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Royal Commission

The Labour Party came to office in 1997 having said that they would back a Royal Commission on animal experiments. Despite this, nothing happened. Naturewatch therefore campaigned under the banner “Labour’s broken promises”, demanding that the promised Royal Commission be set up. Fortunately for Labour, they were let off the hook by a select committee of the House of Lords producing their own report, which was a thoroughly researched review. We therefore decided to campaign for the implementation of the Lords’ report, which achieved success in the announcement of a National Centre for the 3Rs.

Introduction: Why a Royal Commission?

Animal experiments have always been shrouded in secrecy. The experiment industry prefer this secrecy because of the public’s revulsion surrounding the use of animals for experimental purposes. It is this very secrecy that has stifled progress for so many years. This issue is a cause for great public concern, yet the most recent independent inquiry was held in 1906!

In 1996, Naturewatch began campaigning for an Independent Inquiry in the form of a Royal Commission. A Royal Commission is the best known type of inquiry that provides the Government with advice and information from expert and lay opinion outside the Civil Service. Our campaign gained the cross-party support of 355 MPs (over half of all MPs sitting at Westminster) before the June 2000 General Election, with 228 MPs signing our 1999-2000 Early Day Motion calling for a Royal Commission and 239 MPs signing our Early Day Motion in 2001.

What did we hope to achieve?

We believe, that at the very minimum, there can be an immediate and massive reduction in the millions of animals used every year in experiments. The main areas that we want the Royal Commission to investigate are:

  1. Genetic Engineering and Xenotransplantation – over the past ten years there has been an increase of 825% in the numbers of animals used in this area.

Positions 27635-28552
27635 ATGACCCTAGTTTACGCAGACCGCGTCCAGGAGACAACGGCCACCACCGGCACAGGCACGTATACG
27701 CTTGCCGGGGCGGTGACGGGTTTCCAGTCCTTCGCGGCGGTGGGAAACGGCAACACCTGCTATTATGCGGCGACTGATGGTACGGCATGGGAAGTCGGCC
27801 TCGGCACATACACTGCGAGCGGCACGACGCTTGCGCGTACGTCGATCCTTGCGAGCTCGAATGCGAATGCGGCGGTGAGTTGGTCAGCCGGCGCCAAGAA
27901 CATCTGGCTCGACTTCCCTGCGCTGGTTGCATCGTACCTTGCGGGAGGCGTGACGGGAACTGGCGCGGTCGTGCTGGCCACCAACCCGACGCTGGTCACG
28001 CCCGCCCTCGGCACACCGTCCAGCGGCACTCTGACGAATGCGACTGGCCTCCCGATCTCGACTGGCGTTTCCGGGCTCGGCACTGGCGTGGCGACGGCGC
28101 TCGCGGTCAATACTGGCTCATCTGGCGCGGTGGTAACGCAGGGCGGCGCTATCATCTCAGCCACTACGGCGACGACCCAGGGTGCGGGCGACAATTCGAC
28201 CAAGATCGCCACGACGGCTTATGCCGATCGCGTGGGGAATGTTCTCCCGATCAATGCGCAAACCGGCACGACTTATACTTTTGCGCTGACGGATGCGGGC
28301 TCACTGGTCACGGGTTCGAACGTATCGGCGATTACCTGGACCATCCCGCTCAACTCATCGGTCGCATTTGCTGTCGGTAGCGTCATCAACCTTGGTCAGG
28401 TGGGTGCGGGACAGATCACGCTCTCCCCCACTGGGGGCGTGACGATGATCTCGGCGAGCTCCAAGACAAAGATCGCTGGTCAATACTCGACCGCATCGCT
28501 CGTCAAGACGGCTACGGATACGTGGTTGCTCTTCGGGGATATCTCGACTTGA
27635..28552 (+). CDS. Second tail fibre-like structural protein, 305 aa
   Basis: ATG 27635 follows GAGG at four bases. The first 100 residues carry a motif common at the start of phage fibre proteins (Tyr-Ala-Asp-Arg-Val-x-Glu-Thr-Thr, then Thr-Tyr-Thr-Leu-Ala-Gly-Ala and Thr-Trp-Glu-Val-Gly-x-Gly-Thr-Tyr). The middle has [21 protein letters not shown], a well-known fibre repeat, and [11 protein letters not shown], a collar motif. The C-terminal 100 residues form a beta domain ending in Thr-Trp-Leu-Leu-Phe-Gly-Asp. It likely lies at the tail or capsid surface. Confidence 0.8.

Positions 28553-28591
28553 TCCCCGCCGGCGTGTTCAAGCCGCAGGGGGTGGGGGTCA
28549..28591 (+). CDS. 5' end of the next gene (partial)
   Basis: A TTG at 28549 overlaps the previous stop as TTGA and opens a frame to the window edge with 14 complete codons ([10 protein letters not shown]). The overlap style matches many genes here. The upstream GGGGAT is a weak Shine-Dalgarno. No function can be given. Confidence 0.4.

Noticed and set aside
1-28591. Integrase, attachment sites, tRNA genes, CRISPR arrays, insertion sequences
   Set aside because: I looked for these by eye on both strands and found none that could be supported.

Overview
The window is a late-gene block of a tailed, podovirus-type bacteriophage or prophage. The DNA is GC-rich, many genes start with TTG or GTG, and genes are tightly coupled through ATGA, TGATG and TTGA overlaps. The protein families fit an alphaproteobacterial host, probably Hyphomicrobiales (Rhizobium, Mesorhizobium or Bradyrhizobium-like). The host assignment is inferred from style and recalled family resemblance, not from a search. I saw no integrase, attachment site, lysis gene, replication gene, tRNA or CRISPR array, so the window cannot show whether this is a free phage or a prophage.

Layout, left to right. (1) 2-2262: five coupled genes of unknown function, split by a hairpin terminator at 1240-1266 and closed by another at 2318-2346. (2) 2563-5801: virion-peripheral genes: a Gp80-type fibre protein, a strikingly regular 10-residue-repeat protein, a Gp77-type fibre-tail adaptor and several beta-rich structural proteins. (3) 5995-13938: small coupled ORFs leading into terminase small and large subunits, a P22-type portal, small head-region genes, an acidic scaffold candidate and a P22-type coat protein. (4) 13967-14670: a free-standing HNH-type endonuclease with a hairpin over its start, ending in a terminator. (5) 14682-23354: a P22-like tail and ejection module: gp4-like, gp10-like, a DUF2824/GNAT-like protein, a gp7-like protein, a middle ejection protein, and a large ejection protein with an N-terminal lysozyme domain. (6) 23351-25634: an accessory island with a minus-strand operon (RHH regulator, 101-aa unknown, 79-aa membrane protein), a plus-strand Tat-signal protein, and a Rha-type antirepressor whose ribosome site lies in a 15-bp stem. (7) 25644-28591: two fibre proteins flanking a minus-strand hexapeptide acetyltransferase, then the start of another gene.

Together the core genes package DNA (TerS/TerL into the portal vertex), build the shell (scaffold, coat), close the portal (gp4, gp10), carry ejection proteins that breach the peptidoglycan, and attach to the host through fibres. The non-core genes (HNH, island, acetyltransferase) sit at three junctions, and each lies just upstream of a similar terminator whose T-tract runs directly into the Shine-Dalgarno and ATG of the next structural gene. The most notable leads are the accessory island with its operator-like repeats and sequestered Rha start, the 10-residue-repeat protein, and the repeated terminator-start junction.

2. To examine the industry’s failure in seeking non-animal alternatives – the experiment industry acknowledge that current legislation fails to give any impetus in this matter, resulting in very little progress over the past forty years.
  3. To eliminate commercial competition in sharing Animal Experiment data – this can be achieved by establishing a central database run by a Government office: 47% of all experiments are for commercial purposes.
  4. The over breeding of animals for experiments – these unwanted animals are never included in any statistics as they would raise the current 2.5 million animals used each year in Great Britain to 8-9 million.
  5. Labelling on ingredients or products tested on animals needs to be reviewed – consumers should be given enough information on product labels so that they can make more informed decisions.

The secrecy surrounding animal experiments must be stopped – certainly commercial confidentiality should be taken into account, as should the prevention of extremist activity, but this should not be used for extending secrecy throughout every aspect of the industry. This practice allows no accountability and permits dangerous self-regulation. We need to find some middle ground in order to allow legitimate inquiries to be addressed in an open manner.

The campaign attracted the support of many international animal welfare organisations, leading supermarket chains, celebrities and over 1,000,000 concerned members of the public.

Every year nearly 3 million animals are killed in the UK through animal experimentation. An Independent Inquiry is long overdue and is needed to tackle a range of serious and complex issues surrounding the use of animals in experiments. Many people are shocked to learn that over 50% of all experiments are carried out for the testing of commercial products and that the experiment industry is reluctant to develop alternatives because of vested financial interests.

Throughout 1999, supporters of Naturewatch intensively lobbied MPs in their constituencies and Naturewatch representatives met with 7 leading animal welfare MPs to discuss the possible ‘Terms of Reference’ of the Royal Commission Inquiry. John Ruane, Naturewatch Director, attended a special forum on the issue of animal experimentation with the Home Office Minister, George Howarth, in July 1999. Images: At Downing Street to present the half a million signatures collected by March 1998 in support of a Royal Commission, with Nigel Jones (MP for Cheltenham at that time.)

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